After an MBA in finance, Madhavi Rongala moved to Connecticut, USA where she worked in a boutique investment firm. But on returning to India, she followed her dream of being part of the retail business, with the Yellow Button Store, a lifestyle boutique where she initially started experimenting with different styles and garments. Now with the Yellow Button Store closed, handloom shop, The House of Taamara, is her new venture and her style has become synonymous with saris, which despite what one would think, she feels is extremely comfortable to run around in.
“Mostly I’m in Bengal or Mangalagiri cotton saris and lots of ikats — I absolutely love Andhra saris,” she tells us. Describing her style as understated chic, Rongala shares that she makes her outfits stand out by teaming her saris with funky, contrasting blouses and chunky antique silver jewellry. “I recently got myself a five-layered neck piece from a hole-in- the-wall silver shop in Jaipur, which is my current favourite,” she enthuses.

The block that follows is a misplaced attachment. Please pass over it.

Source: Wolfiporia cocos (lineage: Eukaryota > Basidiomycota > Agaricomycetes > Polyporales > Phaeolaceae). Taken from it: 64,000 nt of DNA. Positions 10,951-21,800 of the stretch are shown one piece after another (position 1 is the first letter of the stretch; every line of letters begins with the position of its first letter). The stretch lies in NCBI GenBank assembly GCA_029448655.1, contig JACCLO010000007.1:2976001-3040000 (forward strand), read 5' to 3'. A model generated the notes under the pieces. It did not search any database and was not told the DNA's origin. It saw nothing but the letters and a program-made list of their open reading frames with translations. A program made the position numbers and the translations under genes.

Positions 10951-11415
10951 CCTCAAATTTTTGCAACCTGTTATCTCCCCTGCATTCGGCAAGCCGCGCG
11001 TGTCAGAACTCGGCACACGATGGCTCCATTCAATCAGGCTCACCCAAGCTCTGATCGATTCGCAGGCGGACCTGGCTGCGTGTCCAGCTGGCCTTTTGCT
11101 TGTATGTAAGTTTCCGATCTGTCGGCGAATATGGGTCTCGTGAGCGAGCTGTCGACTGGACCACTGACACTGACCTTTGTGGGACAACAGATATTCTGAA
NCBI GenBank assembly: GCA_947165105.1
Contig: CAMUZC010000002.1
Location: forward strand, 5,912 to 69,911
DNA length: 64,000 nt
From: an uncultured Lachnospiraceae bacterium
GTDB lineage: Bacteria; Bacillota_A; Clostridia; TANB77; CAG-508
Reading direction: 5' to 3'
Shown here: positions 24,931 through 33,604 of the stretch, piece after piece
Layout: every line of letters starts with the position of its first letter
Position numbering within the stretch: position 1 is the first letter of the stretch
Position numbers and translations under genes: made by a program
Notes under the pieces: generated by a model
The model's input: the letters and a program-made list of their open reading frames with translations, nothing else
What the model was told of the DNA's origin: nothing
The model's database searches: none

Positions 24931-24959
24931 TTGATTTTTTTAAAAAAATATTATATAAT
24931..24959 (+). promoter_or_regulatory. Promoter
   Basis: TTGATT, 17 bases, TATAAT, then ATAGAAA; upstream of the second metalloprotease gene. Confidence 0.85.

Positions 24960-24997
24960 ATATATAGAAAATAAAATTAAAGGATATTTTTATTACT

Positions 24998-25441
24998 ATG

While she tells us that she is “not a Bollywood person at all,” she admits she loves the way Kangana Ranaut and Lisa Haydon dress themselves. Though her biggest inspiration is Laila Tyabji, the founder of Dastkar. “She is always so immaculately turned out and I’ve never seen her repeat a sari,” she explains, adding that her most loved brand is Bangalore-based khadi label, Metaphor Racha.
Speaking about the importance of making an effort with dressing for the office, she says it’s not merely about looking good but also about feeling good. “It arms you with the confidence needed to deal with challenging tasks, colleagues and bosses.”
She highly recommends the Meher Chand market in Delhi, where she makes regular stops for some retail therapy. “It’s a place that is chock-a-block with designers both big and small and a host of antique stores that makes for an exciting shopping experience,” she concludes.